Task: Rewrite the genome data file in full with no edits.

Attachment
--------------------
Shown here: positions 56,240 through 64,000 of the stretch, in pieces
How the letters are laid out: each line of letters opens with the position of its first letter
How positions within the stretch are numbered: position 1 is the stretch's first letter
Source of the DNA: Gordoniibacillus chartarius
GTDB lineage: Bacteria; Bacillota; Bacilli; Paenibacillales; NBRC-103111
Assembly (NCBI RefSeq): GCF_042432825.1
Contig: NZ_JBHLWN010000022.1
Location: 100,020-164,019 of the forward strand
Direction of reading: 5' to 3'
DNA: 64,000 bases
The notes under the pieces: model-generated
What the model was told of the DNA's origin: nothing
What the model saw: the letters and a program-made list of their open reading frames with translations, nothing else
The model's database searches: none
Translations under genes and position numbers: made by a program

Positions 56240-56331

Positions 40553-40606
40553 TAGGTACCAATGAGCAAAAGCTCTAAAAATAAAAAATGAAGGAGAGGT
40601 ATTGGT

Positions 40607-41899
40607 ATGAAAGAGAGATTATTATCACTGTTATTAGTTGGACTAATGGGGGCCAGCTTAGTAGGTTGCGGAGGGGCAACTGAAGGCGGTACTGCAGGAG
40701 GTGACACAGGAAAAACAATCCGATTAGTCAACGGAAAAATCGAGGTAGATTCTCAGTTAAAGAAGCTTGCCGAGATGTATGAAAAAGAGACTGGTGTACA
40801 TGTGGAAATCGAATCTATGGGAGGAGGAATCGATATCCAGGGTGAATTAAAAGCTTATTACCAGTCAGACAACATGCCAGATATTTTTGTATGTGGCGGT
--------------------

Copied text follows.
Shown here: positions 56,240 through 64,000 of the stretch, in pieces
How the letters are laid out: each line of letters opens with the position of its first letter
How positions within the stretch are numbered: position 1 is the stretch's first letter
Source of the DNA: Gordoniibacillus chartarius
GTDB lineage: Bacteria; Bacillota; Bacilli; Paenibacillales; NBRC-103111
Assembly (NCBI RefSeq): GCF_042432825.1
Contig: NZ_JBHLWN010000022.1
Location: 100,020-164,019 of the forward strand
Direction of reading: 5' to 3'
DNA: 64,000 bases
The notes under the pieces: model-generated
What the model was told of the DNA's origin: nothing
What the model saw: the letters and a program-made list of their open reading frames with translations, nothing else
The model's database searches: none
Translations under genes and position numbers: made by a program

Positions 56240-56331

Positions 40553-40606
40553 TAGGTACCAATGAGCAAAAGCTCTAAAAATAAAAAATGAAGGAGAGGT
40601 ATTGGT

Positions 40607-41899
40607 ATGAAAGAGAGATTATTATCACTGTTATTAGTTGGACTAATGGGGGCCAGCTTAGTAGGTTGCGGAGGGGCAACTGAAGGCGGTACTGCAGGAG
40701 GTGACACAGGAAAAACAATCCGATTAGTCAACGGAAAAATCGAGGTAGATTCTCAGTTAAAGAAGCTTGCCGAGATGTATGAAAAAGAGACTGGTGTACA
40801 TGTGGAAATCGAATCTATGGGAGGAGGAATCGATATCCAGGGTGAATTAAAAGCTTATTACCAGTCAGACAACATGCCAGATATTTTTGTATGTGGCGGT